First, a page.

Men who shall join its chorus and prolong
The song of labor and the song of love.

The time wants scholars, scholars who shall shape
The doubtful destiny of dubious years
And land the ark that bears our country's good
Safe on some peaceful Ararat at last.

The age wants heroes, heroes who shall dare
To struggle in the solid ranks of truth;
To clutch the monster error by the throat;
To bear opinion to a loftier seat;
To blot the era of oppression out
And lead a universal freedom in.

And Heaven wants souls; fresh and capacious souls
To taste its rapture and expand like flowers
Beneath the glory of the central Sun.
It wants fresh souls, not lean and shriveled ones,
It wants fresh souls, my brother, give it thine.

If thou indeed wilt be a hero and wilt strive
To help thy fellow and exalt thyself,
Thy feet at last shall stand on jasper floors,
Each single heart with myriad raptures filled,
Whilst thou shall sit with princes and kings,
Rich in the jewell of a ransomed soul.


The Boy Columbus

"'Tis a wonderful story," I hear you say,
"How he struggled and worked and plead and prayed,
And faced every danger undismayed,
With a will that would neither break nor bend,
And discovered a new world in the end-
But what does it teach a boy of today?
All the worlds are discovered, you know of course,
All the rivers are traced to their utmost source:
There is nothing left for a boy to find,
If he had ever so much a mind
To become a discoverer famous;
And if we'd much rather read a book
About someone else, and the risks he took,
Why nobody, surely, can blame us."

So you think all the worlds are discovered now;
All the lands have been charted and sailed about,
Their mountains climbed, their secrets found out;
All the seas have been sailed, and their currents known-
To the uttermost isles the winds have blown
They have carried a venturing prow?
Yet there lie all about us new worlds, everywhere,
That await their discoverer's footfall; spread fair
Are electrical worlds that no eye has yet seen,
And mechanical worlds that lie hidden serene
And await their Columbus securely.
There are new worlds in Science and new worlds in Art,
And the boy who will work with his head and his heart
Will discover his new world surely.


Our Heroes

Here's a Hand to the boy who has courage
To do what he knows to be right;
When he falls in the way of temptation,
He has a hard battle to fight.
Who strives against self and his comrades
Will find a most powerful foe.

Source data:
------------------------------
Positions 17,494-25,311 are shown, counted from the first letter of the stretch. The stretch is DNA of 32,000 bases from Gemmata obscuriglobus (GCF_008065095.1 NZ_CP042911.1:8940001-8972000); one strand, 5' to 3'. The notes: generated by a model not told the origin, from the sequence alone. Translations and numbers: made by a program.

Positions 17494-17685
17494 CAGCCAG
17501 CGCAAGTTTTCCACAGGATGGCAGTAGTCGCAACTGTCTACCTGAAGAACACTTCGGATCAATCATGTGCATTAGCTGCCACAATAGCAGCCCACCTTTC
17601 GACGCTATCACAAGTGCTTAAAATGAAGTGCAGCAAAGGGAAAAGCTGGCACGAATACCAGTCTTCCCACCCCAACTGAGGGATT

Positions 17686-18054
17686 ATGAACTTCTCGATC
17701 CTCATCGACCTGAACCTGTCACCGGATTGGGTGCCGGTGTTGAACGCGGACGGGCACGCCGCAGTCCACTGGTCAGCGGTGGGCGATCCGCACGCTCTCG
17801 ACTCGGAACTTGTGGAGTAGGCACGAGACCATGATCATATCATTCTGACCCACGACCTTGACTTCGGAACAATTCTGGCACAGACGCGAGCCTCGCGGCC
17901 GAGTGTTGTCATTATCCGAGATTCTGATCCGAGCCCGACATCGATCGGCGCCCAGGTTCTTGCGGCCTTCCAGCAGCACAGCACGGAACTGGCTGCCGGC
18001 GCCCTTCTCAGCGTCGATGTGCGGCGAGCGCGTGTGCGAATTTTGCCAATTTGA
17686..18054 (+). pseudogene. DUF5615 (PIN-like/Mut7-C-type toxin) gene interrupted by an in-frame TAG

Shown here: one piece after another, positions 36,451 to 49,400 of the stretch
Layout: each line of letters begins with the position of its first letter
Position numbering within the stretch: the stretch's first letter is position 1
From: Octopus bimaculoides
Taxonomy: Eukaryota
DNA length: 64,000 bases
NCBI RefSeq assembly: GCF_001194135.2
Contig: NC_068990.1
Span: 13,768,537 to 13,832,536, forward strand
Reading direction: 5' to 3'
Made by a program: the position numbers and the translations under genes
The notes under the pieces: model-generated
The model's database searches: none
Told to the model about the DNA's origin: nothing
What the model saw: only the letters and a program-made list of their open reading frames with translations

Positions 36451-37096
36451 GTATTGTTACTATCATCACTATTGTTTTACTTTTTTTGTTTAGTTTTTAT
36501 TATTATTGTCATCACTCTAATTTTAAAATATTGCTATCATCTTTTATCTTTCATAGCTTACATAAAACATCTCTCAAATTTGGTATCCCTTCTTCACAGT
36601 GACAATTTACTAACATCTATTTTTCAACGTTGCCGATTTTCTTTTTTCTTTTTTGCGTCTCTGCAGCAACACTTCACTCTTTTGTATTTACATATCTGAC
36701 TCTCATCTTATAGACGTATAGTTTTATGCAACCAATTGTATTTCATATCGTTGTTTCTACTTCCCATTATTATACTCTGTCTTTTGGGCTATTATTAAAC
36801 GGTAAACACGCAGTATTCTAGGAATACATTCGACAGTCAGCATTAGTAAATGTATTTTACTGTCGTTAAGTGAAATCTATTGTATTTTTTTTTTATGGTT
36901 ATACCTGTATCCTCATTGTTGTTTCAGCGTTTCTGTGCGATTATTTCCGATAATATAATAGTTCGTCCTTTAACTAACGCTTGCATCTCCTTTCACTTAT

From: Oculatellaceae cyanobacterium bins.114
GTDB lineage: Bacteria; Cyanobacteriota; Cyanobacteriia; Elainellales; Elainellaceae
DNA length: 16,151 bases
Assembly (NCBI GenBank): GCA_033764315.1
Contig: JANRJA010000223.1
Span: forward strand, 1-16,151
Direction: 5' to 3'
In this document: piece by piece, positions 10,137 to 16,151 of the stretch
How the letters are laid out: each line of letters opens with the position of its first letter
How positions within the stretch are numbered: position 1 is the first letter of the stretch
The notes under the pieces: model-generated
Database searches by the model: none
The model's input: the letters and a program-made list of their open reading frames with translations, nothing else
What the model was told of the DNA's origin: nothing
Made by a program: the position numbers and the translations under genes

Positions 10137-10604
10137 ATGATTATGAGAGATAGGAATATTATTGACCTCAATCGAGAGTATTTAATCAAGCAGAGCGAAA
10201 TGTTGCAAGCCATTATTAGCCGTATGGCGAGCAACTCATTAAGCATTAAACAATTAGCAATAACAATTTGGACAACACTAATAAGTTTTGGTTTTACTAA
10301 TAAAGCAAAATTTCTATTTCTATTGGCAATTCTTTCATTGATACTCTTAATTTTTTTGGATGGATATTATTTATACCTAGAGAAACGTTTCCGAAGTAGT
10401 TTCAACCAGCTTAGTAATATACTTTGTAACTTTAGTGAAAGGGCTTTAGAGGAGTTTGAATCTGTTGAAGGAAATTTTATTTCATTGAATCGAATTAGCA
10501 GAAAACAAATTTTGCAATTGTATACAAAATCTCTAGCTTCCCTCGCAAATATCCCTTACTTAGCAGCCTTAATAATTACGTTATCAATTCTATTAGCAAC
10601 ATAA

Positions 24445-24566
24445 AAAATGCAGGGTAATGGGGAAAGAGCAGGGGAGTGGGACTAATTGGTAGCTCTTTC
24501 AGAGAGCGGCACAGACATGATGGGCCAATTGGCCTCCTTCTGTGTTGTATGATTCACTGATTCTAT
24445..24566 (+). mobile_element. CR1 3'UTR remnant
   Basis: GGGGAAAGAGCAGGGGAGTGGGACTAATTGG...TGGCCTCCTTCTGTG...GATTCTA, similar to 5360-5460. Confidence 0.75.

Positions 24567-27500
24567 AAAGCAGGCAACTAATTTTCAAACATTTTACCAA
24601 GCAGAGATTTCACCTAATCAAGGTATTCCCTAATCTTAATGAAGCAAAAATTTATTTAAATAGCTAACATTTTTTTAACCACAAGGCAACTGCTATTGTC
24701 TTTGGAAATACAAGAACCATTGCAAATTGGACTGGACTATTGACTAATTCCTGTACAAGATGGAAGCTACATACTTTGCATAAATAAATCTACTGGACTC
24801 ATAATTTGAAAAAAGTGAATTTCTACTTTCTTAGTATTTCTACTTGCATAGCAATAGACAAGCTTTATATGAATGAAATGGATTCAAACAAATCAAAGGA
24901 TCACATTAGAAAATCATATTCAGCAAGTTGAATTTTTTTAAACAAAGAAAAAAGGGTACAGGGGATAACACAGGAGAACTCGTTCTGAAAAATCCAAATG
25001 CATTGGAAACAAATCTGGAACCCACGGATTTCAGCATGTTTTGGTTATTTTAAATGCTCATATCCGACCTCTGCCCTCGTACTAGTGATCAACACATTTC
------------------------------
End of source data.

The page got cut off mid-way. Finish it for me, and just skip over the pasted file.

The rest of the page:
All honor to him if he conquers.
A cheer for the boy who says "No!"

There's many a battle fought daily
The world knows nothing about;
There's many a brave little soldier
Whose strength puts a legion to rout.
And he who fights sin singlehanded.
Is more of a here, I say,
Than he who leads soldiers to battle
And conquers by arms in the fray.

Be steadfast my boy, when you're tempted,
To do what you know to be right.
Stand firm by the colors of manhood,
And you will o'ercome in the fight.
"The right," be your battle cry ever
In waging the warfare of life,
And God, who knows who are the heroes,
Will give you the strength for the strife.

Phoebe Clay

The Preacher's Mistake

The Parish Priest
Of austerity,
Climbed up in a high church steeple
To be nearer God,
So that he might hand
His word down to His people.

When the sun was high,
When the sun was low,
The good man sat unheeding
Sublunary things.
From transcendency
Was he forever reading.

And now and again
When he heard the creak
Of the weather vane a-turning,
He closed his eyes
And said, "Of a truth
From God I now am learning."

And in sermon script
He daily wrote
What he thought was sent from heaven,
And he dropped this down
On his people's heads
Two times one day in seven.

In his age God said,
"Come down and die!"
And he cried out from the steeple,
"Where art thou, Lord?"
And the Lord replied,
"Down here among my people."

William Croswell Doane

The Right Kind of People

Gone is the city, gone the day,
Yet still the story and the meaning stay:
Once where a prophet in the palm shade basked
A traveler chanced at noon to rest his miles.
"What sort of people may they be," he asked,
"In this proud city on the plains o'erspread?"
"Well, friend, what sort of people whence you came?"
"What sort?" the packman scowled; "why, knaves and fools."
"You'll find the people here the same," the wise man said.

Another stranger in the dusk drew near,
And pausing, cried "What sort of people here
In your bright city where yon towers arise?"
"Well, friend, what sort of people whence you came?"
"What sort?" the pilgrim smiled,
"Good, true and wise."
"You'll find the people here the same,"
The wise man said.

Edwin Markham

The Man From the Crowd

Men seem as alike as the leaves on the trees,
As alike as the bees in a swarming of bees;
And we look at the millions that make up the state
All equally little and equally great,
And the pride of our courage is cowed.